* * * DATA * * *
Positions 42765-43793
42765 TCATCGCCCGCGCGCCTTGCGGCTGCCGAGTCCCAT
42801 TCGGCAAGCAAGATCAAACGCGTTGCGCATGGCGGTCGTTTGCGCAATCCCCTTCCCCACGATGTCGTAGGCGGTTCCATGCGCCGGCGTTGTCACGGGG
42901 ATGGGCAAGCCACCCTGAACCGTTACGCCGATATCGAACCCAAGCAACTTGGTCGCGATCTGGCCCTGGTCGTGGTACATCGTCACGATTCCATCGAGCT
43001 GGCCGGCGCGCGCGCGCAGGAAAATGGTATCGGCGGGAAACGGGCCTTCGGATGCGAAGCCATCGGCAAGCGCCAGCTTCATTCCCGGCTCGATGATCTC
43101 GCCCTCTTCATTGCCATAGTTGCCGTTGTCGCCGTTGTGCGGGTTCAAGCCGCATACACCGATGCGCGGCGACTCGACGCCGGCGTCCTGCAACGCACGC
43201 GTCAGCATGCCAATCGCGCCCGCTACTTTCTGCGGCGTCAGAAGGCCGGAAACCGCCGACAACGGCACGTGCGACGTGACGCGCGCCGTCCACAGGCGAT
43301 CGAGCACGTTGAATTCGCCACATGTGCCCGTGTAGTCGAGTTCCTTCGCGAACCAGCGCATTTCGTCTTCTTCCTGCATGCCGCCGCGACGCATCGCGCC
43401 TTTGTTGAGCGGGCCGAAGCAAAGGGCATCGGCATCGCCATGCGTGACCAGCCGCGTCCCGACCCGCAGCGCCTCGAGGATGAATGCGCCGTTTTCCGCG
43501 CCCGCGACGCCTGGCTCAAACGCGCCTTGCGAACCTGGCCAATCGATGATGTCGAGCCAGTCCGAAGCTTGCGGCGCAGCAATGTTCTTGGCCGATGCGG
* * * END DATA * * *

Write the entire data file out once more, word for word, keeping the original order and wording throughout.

Positions 42765-43793
42765 TCATCGCCCGCGCGCCTTGCGGCTGCCGAGTCCCAT
42801 TCGGCAAGCAAGATCAAACGCGTTGCGCATGGCGGTCGTTTGCGCAATCCCCTTCCCCACGATGTCGTAGGCGGTTCCATGCGCCGGCGTTGTCACGGGG
42901 ATGGGCAAGCCACCCTGAACCGTTACGCCGATATCGAACCCAAGCAACTTGGTCGCGATCTGGCCCTGGTCGTGGTACATCGTCACGATTCCATCGAGCT
43001 GGCCGGCGCGCGCGCGCAGGAAAATGGTATCGGCGGGAAACGGGCCTTCGGATGCGAAGCCATCGGCAAGCGCCAGCTTCATTCCCGGCTCGATGATCTC
43101 GCCCTCTTCATTGCCATAGTTGCCGTTGTCGCCGTTGTGCGGGTTCAAGCCGCATACACCGATGCGCGGCGACTCGACGCCGGCGTCCTGCAACGCACGC
43201 GTCAGCATGCCAATCGCGCCCGCTACTTTCTGCGGCGTCAGAAGGCCGGAAACCGCCGACAACGGCACGTGCGACGTGACGCGCGCCGTCCACAGGCGAT
43301 CGAGCACGTTGAATTCGCCACATGTGCCCGTGTAGTCGAGTTCCTTCGCGAACCAGCGCATTTCGTCTTCTTCCTGCATGCCGCCGCGACGCATCGCGCC
43401 TTTGTTGAGCGGGCCGAAGCAAAGGGCATCGGCATCGCCATGCGTGACCAGCCGCGTCCCGACCCGCAGCGCCTCGAGGATGAATGCGCCGTTTTCCGCG
43501 CCCGCGACGCCTGGCTCAAACGCGCCTTGCGAACCTGGCCAATCGATGATGTCGAGCCAGTCCGAAGCTTGCGGCGCAGCAATGTTCTTGGCCGATGCGG